As I sit here, happily munching on a GI-normous Fuji apple which has the sweetness that is Thailand imbued in its white crispy pulp, I thought I’d make a brief mention of the older antique area of Bangkok, away from the new Asiatique. A little further up the Chao Praya, as equi-distant north of the Taksin Bridge as the ‘Tique is south of it, lies the indoor mall and surrounding environs of River City. A place where, so the guidebooks claim, you are liable to pick up a genuine antique purchase. It all sounded rather intriguing as I thumbed through an “Eyewitness Travel Guide” so I donned a rucksack (note to all wannabe cyclists in Bangkok. Always take either a spare top or a small towel with you. You will sweat if you are out in the sun for 10mins or more and perusing stalls in such a state isn’t terribly pleasant), cycling gear and set off down Rama IV, then Thanon Si Praya, heading straight for the Chao Praya river.
Getting there is terribly easy outside rush hour and you’ll find yourself suddenly in a mix of soi which go off in all directions on the strip of land between the Charoen Krung road and the river. There is a jumble of buildings there, a mixture of old and new, gleaming faux marble with tired concrete, weeds and flowers fighting for cracks in the pavement. The road is a patchwork of tarmac, drain covers, sewage openings, jumbled hexagonal cobbles and block cement. Amongst it all the traffic slows markedly, a lazy slip and slide of one taxi past another; the groaning rumble of an ancient truck hauling Hudson St goods to a warehouse.
I arrived at the glistening entrance to the mall which lies right next to the Si Phraya pier (number 3 pier if you’re interested in a map of all the Chao Phraya piers) and found these chaps having a “Waiting For Godot” moment. There is a certain sweetness and leveling up of karma to have Sir Winston so casually ignored by a man in blue socks and sandals. Coupled with the enterprising humour of whomever stuck a cigar in his fingers, this made it a snap almost worth having as the Featured Image of this blog. I parked my bike in the usual spaces for mopeds in the underground car park and then ambled into a mall that was so quiet I had to double check if it was closed. I’d say half the shops were shut but it made little odds as you could easily window shop. The entire place is given over to antiques. The proper stuff; they export internationally as well as domestically. It’s a glut of all things ancient and a must-visit for anyone wanting to buy a true piece of South-East Asian history.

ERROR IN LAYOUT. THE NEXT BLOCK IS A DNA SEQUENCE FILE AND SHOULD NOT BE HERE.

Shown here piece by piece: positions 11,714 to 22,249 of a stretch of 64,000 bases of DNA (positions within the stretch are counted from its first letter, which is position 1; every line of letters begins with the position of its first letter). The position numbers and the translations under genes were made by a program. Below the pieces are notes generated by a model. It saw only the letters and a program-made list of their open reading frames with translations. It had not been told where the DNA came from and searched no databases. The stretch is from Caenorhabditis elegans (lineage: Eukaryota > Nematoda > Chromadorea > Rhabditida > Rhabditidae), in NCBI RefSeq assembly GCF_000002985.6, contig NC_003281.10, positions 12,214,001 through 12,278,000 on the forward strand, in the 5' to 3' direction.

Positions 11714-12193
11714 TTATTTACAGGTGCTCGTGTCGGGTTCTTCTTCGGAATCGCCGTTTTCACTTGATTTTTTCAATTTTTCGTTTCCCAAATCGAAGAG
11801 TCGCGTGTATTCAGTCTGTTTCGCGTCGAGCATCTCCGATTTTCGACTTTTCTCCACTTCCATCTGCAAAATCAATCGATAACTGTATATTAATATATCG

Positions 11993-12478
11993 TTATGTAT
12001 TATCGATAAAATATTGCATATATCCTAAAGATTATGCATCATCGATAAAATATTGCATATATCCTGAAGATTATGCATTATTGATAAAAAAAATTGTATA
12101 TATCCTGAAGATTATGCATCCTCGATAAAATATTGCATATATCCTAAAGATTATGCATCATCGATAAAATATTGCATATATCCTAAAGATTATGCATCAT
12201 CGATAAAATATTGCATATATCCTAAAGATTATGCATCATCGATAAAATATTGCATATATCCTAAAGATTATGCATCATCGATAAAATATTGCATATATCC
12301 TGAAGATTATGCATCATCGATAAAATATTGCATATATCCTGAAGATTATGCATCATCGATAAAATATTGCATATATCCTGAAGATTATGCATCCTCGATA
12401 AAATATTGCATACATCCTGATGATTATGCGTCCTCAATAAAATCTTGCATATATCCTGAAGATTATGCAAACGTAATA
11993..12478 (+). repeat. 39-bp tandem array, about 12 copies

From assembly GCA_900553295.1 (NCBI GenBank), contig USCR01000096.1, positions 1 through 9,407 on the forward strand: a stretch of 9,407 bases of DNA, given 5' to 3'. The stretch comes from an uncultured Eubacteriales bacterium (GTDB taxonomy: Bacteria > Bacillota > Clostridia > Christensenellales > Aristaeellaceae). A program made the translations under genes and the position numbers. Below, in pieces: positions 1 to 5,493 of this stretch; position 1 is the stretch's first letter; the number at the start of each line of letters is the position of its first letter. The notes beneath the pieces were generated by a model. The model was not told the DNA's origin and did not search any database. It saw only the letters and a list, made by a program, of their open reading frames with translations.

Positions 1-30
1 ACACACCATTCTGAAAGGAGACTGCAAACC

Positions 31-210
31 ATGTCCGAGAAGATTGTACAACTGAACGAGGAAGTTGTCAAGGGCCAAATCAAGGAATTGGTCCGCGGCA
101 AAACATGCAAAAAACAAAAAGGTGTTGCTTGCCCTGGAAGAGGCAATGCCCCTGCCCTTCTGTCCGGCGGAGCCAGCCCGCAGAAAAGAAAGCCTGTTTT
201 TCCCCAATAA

I spent a lazy 45 minutes ambling around; I can see how a lover of antiques could spend half a day and a few tens of thousands of $$$. As is the Bangkok want it was cool, empty of people and luxuriant in its taste.You almost felt you were in a museum with the way some of the shops were laid out like galleria. It wasn’t just Thai. Plenty of Chinese and Japanese antiques, one shop given over to Burma, another to Buddhist monks. A bit for everyone. That done, I went back out into the bright sunshine, hunted for the “Rare Gem Museum” which turned out to be shuttered and permanently closed, and decided to cycle back home in a forgetful mood. Is it odd to say I feel most at home in Bangkok when I am on the road with its other subjects? Probably. As I mentioned on a FB entry recently, cycling is getting more press in Thailand; becoming a mode of transport of choice. Old fears about horrendous, choking traffic, crazy driving….I have to say that in six months I’ve seen none of it. Cyclists are always ushered through first. Thais on mopeds at the traffic lights always smile at you, wave you ahead. Cars pay attention and give you a wide berth. You’re not seen as a nuisance here. Without thumbing a nose at Fate, I have to say, cycling in London is far, far more dangerous than in Bangkok…..
Short blog today, I’ll let the photos speak for themselves. On a separate note, tomorrow I am finally about to go see what I can do about learning Thai with a trip to a local school with Canada’s Finest Jazz Vocalist…who knows, one day I may even blog in Thai! Now, wouldn’t that be something to see? 😉
I’ll leave you with this picture. It seriously impressed me, this antique. I reckon Sir Winston should amble over from his seat and take a look as well…
Is this what diplomacy is all about?